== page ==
Tommy Bennett said his hotel room resembles a locker room more than a comfortable resting place. He and a few guys rub ice and alcohol on their bruised shins and aching backs. There’s the recounting of the events of the day and the smell of Bengay permeates the walls.

The medicinal cream soothes the pain from carrying 50-pound bags for seven miles, sometimes over rolling hills, for weeks at a time.

These men are 50-plus-year-old PGA Tour caddies.
“Sometime, my back go out, legs go out, headaches,” Bennett said by phone. He caddied for Webb Simpson in the AT&T National Pro-Am at Pebble Beach in California this past week. “You take some Advil and keep pushing it. You don’t feel pain.”

 Caddies are more than golf bag carriers. Those who are skilled become the eyes, ears and, in some cases, even counselors for their players. For 59-year-old Bennett, his job represents something even more special. He is keeping a part of golf and African-American history alive.

 “It’s a new ballgame,” said Bennett, who has caddied for 44 years. “I can see (more African-American) players coming, not the caddies.”

 Black caddies once roamed the courses. Most country clubs, private and public, in the Jim Crow era between 1876-1965 did not allow African-Americans to have membership and the only way to be involved with the game was to work service-oriented jobs like cooks or caddies.

 Walter Worthen Sr. remembers walking through the back door of the Bowden Golf Course in Macon, Ga., as an 11-year-old caddie in 1945.

 About 20 years later, he walked through the front door as one of the first group of African-Americans to integrate the 6,570-yard public course in 1961.  “I felt proud about it,” said Worthen, 75. “Somebody had to do it.”

 He enjoyed playing, but said it was being a caddie that really taught him the particulars of the game.
 That is what he passed on to his son, Walter Worthen Jr., who went on to earn a golf scholarship to the University of Arkansas Pine-Bluff and eventually toured on the PGA as a caddie.
 Being a caddie was a common job for African-American men from the late 1800s to 1950s. The work was less physically demanding than jobs like working in a coal mine or picking cotton. And the pay was good.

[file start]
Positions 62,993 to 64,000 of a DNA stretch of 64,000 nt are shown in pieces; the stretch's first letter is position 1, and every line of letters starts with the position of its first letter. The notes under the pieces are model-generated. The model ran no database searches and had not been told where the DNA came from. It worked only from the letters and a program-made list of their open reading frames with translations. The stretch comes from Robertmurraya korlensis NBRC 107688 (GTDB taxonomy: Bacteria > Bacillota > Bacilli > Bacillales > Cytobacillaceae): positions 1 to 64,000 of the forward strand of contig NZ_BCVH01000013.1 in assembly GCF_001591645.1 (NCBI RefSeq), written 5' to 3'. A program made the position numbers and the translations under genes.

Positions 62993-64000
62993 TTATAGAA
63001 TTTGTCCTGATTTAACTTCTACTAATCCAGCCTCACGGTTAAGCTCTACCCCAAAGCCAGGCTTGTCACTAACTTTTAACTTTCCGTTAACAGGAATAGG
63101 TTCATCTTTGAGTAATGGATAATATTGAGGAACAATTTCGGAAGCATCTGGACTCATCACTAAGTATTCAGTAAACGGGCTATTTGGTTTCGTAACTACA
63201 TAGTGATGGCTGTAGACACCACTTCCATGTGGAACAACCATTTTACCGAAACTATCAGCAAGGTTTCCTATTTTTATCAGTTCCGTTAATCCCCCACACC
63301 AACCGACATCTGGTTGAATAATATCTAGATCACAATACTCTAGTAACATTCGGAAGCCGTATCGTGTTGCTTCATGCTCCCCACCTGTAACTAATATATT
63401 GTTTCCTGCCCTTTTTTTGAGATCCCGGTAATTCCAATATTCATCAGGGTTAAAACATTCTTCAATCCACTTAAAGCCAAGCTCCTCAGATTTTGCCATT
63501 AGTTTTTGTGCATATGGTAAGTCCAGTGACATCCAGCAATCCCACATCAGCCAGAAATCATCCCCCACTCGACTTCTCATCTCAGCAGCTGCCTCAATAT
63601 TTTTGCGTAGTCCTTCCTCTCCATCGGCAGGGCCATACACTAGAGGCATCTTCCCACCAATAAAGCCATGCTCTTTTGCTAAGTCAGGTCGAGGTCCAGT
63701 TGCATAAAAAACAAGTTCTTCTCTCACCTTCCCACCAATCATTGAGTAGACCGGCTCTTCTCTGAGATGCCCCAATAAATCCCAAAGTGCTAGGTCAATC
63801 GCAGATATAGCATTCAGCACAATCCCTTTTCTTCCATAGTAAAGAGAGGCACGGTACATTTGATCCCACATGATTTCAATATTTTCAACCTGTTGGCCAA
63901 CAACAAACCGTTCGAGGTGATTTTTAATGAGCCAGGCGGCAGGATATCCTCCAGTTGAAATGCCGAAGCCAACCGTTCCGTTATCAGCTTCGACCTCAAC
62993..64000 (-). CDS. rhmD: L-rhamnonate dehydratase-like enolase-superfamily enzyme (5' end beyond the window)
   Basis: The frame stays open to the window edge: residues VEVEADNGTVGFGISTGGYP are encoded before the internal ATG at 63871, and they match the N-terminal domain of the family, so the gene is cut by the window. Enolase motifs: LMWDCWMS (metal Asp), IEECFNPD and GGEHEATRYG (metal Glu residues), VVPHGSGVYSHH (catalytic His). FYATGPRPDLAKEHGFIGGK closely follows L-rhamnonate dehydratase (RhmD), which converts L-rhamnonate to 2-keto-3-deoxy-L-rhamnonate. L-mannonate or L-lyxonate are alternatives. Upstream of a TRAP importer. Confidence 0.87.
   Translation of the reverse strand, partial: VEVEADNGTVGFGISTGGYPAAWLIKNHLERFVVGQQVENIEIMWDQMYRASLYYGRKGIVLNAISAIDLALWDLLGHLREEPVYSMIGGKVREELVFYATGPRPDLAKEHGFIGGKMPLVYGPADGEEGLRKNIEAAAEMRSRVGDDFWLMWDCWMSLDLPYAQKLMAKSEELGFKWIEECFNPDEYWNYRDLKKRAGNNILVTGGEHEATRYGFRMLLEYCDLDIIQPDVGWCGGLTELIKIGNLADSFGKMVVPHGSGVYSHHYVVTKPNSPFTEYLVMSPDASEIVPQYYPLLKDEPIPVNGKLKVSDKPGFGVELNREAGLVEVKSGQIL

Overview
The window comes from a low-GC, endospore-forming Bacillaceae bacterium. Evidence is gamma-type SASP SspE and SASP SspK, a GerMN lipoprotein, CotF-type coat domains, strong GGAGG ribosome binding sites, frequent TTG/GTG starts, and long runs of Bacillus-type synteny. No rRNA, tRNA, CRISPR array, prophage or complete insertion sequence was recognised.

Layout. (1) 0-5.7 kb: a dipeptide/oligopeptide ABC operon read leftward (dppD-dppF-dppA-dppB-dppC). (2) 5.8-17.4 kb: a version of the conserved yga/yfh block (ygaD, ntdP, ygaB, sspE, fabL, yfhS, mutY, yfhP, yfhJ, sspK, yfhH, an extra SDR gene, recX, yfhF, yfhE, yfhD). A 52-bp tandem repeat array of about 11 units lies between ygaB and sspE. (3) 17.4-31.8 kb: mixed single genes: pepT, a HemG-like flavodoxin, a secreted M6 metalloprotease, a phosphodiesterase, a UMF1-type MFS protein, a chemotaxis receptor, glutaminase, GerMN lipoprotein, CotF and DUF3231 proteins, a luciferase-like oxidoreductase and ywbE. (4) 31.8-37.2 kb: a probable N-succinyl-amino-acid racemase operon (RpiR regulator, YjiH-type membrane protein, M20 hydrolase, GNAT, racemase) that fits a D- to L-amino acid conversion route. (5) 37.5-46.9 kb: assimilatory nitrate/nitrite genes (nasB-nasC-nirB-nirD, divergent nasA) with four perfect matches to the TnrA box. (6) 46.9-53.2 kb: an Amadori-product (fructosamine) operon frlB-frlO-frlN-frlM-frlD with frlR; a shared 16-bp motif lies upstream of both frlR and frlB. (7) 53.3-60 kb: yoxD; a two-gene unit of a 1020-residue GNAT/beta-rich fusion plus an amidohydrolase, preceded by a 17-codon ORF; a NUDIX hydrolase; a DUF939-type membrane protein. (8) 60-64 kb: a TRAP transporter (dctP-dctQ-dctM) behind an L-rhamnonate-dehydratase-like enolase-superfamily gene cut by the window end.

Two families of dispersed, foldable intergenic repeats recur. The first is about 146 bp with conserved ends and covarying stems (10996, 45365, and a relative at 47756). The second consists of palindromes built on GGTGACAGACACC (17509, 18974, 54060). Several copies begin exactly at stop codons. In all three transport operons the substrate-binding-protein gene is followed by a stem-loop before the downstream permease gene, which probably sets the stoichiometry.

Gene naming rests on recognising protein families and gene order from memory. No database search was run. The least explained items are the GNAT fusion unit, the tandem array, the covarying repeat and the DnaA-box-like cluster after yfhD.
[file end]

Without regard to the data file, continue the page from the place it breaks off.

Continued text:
Bennett grew up just a few miles from Augusta National Golf Club. Kids from his Sand Hills neighborhood dreamed of being a caddie there, but you had to be at least 15 years old.

 The money was better than being a caddie at Augusta Country Club, where the caddies made $6 a round instead of $3.
 Not to mention it was the site where legendary players like Jack Nicklaus and Arnold Palmer competed.

 “The experience was great. It was overwhelming to look around and see these guys,” Bennett said of his first Masters experience in 1965.
 He was 15, and African-Americans’ longtime relationship to the job of caddie would soon change as black players gained prominence on the PGA Tour.

 In 1967, Charlie Sifford broke barriers as the first black man on the PGA Tour. Just eight years later, Lee Elder was the first African-American to play in the Masters. “We didn’t show them the ropes,” said veteran PGA Tour caddie Richard Hansbury.

 Hansbury is one of the few African-American tour caddies left. When he started on the tour 38 years ago, there were few, if any, white caddies. Now, there are an estimated 15-20 left on the Nationwide and PGA Tours combined.

“It’s not that the white players won’t take black caddies, we don’t have enough to choose from,” said Hansbury, who has caddied for Tim Petrovic and Loren Roberts. “If you’re a good caddie, they’ll take you.”
 Few caddies have the durability and success of Steve Williams, Tiger Woods’ caddie since 1999.

Players negotiate their own deals with caddies, but generally pay 10 percent of their purse earnings. Since purses ballooned into millions, players have less patience for mistakes.

Some players would rather employ family members or close friends to caddie.
 “This is their livelihood, don’t be wrong about it,” Bennett said.
 Since the invention of the electric golf cart in the ’60s, most country clubs don’t have a need to employ caddies.

W ith less money to go around, Hansbury has been working closely with the Professional Tour Caddies Association to start a retirement plan.
“There’s a whole lot of black and white caddies getting shut out of jobs,” he said.

“It’s like here in Pebble Beach. We have about 15 guys that normally caddie all the time that can’t get jobs from week to week. Players are taking their friends and family members and that’s the way it is.”

 Despite African-Americans’ longtime tie to the caddie profession, younger generations would rather be Tiger Woods than Herman Mitchell.

 Mia Campbell, a top high school golfer, said it was an easy decision between picking an average career in the LPGA or being a caddie to a top-10 PGA Tour player.  “The LPGA because I’d rather play,” said Campbell, 16.

 That’s not exactly a bad situation. It’s just a reminder of an end to an era for longtime caddies like Bennett.  He’ll likely retire in a few years, but is still looking to be apart of one magical moment.

In Bennett’s mind, it goes something like this: his player has a one shot lead on the line headed into the 18th hole.

 He loves pressure, but always takes a moment to admire nature’s beautiful creations from the view of a golf course. “The game has changed,” Bennett said. “We didn’t.”

Source: McClatchy-Tribune Information Services.